(Bloomberg 01/27/17)
Barclays Africa Group Ltd. was targeted by protesters who entered one of its branches on Thursday and demanded the bank pay back money from a bailout provided to a company it bought before the end of apartheid. Demonstrators linked to the youth league of South Africa’s ruling African National Congress gathered outside the branch in Durban on South Africa’s east coast, Johannesburg-based Barclays Africa said in an e-mailed response to questions. Police ensured customers and staff were protected during the incident, it said. The protests come after the leaking of a draft report compiled by South Africa’s graft ombudsman that said Barclays Africa, which traded as Absa then, may have unduly benefited from state support when it bought Bankorp in...
(Xinhuanet 01/26/17)
Adopting African Continental Free Trade Area (CFTA) has been named a major task for the African Union (AU) this year as the 30th session of its Executive Council opened on Wednesday. In her remarks at the opening of the meeting, Nkosazana Dlamini-Zuma, Chairperson of the AU Commission, called for member countries' commitment to meeting the first target in Agenda 2063 of commencing the CFTA by end of 2017. She underlines the need "to do what needs to be done on the free movement of persons, so that we unlock opportunities for intra-African trade, studies, business and tourism." In her remarks at the opening of the 33rd session of the AU Permanent Representatives Committee on Sunday, Dlamini-Zuma said the AU's major...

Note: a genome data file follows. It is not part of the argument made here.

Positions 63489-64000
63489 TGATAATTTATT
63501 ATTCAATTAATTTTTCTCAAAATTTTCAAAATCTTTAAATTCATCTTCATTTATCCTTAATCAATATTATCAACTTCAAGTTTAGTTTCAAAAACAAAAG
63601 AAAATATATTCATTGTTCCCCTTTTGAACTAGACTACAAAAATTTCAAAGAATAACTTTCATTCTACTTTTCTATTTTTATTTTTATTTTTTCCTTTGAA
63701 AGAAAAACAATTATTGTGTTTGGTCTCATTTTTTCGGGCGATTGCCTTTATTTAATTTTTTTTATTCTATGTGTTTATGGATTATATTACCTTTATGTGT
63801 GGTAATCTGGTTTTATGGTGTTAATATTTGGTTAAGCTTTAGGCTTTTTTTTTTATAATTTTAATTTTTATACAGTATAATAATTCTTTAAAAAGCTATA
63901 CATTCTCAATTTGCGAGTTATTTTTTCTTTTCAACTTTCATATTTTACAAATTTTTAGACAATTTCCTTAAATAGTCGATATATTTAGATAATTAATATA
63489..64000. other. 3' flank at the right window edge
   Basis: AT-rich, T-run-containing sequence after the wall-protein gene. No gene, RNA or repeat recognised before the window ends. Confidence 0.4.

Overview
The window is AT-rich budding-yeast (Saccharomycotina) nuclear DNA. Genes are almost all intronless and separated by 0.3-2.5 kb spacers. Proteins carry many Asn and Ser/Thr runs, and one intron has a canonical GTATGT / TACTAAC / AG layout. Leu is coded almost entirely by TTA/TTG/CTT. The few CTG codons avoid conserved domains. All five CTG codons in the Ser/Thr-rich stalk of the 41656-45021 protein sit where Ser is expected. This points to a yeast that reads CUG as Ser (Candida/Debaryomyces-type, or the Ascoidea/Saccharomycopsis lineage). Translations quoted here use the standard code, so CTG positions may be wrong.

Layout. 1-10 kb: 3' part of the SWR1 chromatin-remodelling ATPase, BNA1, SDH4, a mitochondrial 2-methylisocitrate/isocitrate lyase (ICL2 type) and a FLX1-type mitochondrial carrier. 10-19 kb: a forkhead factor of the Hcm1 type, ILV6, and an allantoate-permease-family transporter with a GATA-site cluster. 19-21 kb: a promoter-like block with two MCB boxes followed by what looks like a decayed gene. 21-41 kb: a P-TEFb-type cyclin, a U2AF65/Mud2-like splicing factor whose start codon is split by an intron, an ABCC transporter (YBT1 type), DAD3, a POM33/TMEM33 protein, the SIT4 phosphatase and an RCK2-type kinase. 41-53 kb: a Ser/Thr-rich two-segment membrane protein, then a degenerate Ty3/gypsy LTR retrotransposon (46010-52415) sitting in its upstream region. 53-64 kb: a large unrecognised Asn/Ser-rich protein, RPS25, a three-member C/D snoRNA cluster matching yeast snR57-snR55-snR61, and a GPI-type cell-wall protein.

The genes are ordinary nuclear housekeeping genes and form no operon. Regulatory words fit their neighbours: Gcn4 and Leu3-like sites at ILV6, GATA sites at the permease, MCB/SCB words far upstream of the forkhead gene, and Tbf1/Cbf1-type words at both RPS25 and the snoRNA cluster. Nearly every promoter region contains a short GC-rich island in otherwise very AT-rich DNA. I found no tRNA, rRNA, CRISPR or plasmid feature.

(Cnbc Africa 01/24/17)
While Brexit and the U.S. election dominated headlines in 2016, the African continent witnessed major changes of its own. Its two largest economies were destabilized, with Nigeria being driven into recession and the South African political elite grappling for power. Conflict continued to make news, with the continuation of people trafficking across the Mediterranean and violence in South Sudan bubbling over. Macroeconomic concerns Growth in Sub-Saharan Africa fell to 1.5 percent in 2016 according to the World Bank, which deemed this "the weakest pace in over two decades." The slowdown was chiefly blamed on low commodity prices. But, the organization forecasts growth of 2.9 percent in the region for 2017. Africa's two biggest economies have a lot to account for...